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Parents, high school grads have summer homework: finding health insurance

healthinsurance.org offers coverage tips as high school graduates head to college

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Minneapolis, MN – It’s high school graduation season — a time for tossing caps in the air and making college packing lists. While grads are busy contemplating dorm room décor and mini-fridges, they might not realize the importance of a more crucial item: health insurance. Today, healthinsurance.org explains why college students shouldn’t wait until they’re on campus to consider their healthcare and choose coverage.

“It’s vital for students to think about their health insurance options and select a plan now, before they get that first sore throat, twist an ankle or need to fill a prescription,” said Louise Norris, a health policy analyst for healthinsurance.org. “Waiting until they’re on campus can lead to a gap in coverage, additional expenses and unnecessary stress.”

Most colleges and universities in the United States require their students to have health insurance. Fortunately, college students have many options for coverage, Norris said. Below are some common insurance choices. Students can explore their choices in more detail with healthinsurance.org’s newly updated online guide, “Health insurance for college students and graduates.”

Stay on a parent’s plan. Young adults are allowed to stay covered by a parent’s health insurance plan until the age of 26. This is a common coverage option for college students, particularly those who stay close to home. However, students who are moving to a different state may find that a parent’s plan doesn’t cover the doctors and pharmacists in their new location. Some students also prefer the privacy of having their own health insurance plan.

Enroll in a college plan. Some colleges and universities offer a student health insurance plan. In many cases, these plans are regulated by the Affordable Care Act (ACA) and are required to cover specific health benefits. Not all plans marketed to students are ACA-compliant, though, so it’s important to understand the benefits covered by any college plan you’re considering.

Shop on the Marketplace. The Marketplace offers plans that are all ACA-compliant. Students may qualify for income-based subsidies on the Marketplace that help cover a portion – or in some cases all – of the monthly premium costs for their health plan. There are restrictions for when consumers can enroll in a Marketplace plan, though. For example, a person can enroll after they move to a new location, or during the open enrollment period each year, which is Nov. 1 through Jan. 15 in most states.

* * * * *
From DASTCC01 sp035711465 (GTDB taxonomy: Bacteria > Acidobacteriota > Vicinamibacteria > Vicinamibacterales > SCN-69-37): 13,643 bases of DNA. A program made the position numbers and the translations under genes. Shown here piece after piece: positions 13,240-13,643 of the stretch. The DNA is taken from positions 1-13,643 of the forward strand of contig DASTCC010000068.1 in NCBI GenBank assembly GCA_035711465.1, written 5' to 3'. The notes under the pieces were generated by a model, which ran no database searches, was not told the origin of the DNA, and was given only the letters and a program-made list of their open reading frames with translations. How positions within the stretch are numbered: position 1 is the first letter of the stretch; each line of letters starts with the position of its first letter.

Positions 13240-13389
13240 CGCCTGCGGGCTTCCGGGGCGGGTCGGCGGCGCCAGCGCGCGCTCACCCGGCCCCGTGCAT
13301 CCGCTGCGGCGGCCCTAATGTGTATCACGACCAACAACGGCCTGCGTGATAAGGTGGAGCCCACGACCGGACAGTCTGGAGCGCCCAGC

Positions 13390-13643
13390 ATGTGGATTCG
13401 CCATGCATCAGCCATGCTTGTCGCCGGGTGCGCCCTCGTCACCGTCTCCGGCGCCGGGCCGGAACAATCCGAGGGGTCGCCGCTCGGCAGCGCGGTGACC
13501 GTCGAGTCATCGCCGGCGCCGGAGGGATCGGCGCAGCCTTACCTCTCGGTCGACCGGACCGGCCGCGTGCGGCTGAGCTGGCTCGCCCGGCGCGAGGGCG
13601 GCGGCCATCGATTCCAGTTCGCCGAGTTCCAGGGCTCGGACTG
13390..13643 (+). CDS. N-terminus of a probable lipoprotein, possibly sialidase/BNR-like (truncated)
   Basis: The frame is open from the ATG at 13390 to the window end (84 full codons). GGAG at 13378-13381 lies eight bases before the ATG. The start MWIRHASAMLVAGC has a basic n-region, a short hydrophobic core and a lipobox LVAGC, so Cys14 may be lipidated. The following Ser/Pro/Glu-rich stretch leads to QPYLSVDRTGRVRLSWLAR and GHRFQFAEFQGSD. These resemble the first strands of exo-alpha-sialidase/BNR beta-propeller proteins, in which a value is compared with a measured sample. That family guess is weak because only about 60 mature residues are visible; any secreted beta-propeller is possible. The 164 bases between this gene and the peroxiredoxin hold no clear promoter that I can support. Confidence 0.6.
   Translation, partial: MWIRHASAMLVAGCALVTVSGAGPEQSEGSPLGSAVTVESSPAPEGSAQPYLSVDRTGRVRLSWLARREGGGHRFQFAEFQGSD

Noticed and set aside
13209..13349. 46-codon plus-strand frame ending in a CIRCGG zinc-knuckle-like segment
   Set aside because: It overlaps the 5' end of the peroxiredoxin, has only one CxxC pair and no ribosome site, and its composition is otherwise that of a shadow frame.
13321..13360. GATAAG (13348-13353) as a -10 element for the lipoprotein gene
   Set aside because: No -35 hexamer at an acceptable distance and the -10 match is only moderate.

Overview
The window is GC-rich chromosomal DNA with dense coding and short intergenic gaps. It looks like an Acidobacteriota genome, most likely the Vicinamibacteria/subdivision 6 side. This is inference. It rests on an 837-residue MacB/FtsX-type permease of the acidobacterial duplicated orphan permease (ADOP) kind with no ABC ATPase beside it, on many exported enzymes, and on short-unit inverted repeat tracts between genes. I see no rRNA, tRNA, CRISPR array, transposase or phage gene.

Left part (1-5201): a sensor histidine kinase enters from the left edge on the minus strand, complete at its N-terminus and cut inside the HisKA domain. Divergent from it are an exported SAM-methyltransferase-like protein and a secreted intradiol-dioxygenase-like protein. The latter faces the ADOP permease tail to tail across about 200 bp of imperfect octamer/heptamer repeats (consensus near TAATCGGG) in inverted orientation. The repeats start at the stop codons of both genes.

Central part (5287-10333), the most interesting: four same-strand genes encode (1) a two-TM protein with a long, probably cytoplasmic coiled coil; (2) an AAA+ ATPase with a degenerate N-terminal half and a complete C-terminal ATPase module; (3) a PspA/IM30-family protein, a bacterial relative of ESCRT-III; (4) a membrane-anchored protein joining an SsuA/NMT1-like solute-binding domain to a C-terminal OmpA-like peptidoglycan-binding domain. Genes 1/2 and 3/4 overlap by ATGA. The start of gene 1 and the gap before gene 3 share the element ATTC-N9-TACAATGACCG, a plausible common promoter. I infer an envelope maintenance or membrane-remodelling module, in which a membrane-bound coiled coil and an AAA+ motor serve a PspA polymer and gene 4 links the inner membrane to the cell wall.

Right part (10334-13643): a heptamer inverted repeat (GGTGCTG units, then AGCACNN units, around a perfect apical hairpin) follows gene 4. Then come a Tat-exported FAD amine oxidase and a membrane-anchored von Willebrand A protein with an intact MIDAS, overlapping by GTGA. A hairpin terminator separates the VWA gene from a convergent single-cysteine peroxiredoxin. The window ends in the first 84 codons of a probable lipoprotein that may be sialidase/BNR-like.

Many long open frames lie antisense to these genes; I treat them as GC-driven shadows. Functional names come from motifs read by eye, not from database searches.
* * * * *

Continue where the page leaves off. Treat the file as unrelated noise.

“Timing is such an important consideration when you’re enrolling in a health insurance plan,” said Norris. “That’s why graduates need to get an early start this summer, so they don’t unintentionally limit their options by missing out on important enrollment deadlines.”

Students who miss their special enrollment window – triggered by a qualifying life event such as a move to a new area – may need to wait until the next open enrollment period, and that can cause a gap in coverage. Plans that are available outside of the Marketplace may not guarantee the same benefits as ACA-compliant plans, and coverage may be limited for people with pre-existing medical conditions.

“With health insurance, it’s always beneficial to be proactive, so now’s the time for graduates to start considering their coverage options,” said Norris. “Remember to consider more than just a plan’s price: coverage details are also important. Even if a plan costs more, it might be worth the expense if it pays for what’s important to you, like specific medications, doctors or specialists, or things like birth control, maternity care and travel.”


Healthinsurance.org provides online resources for consumers about individual and family health insurance. Healthinsurance.org, owned by HealthInsurance.org, LLC, has been providing consumer information about health insurance and health reform for over 25 years.

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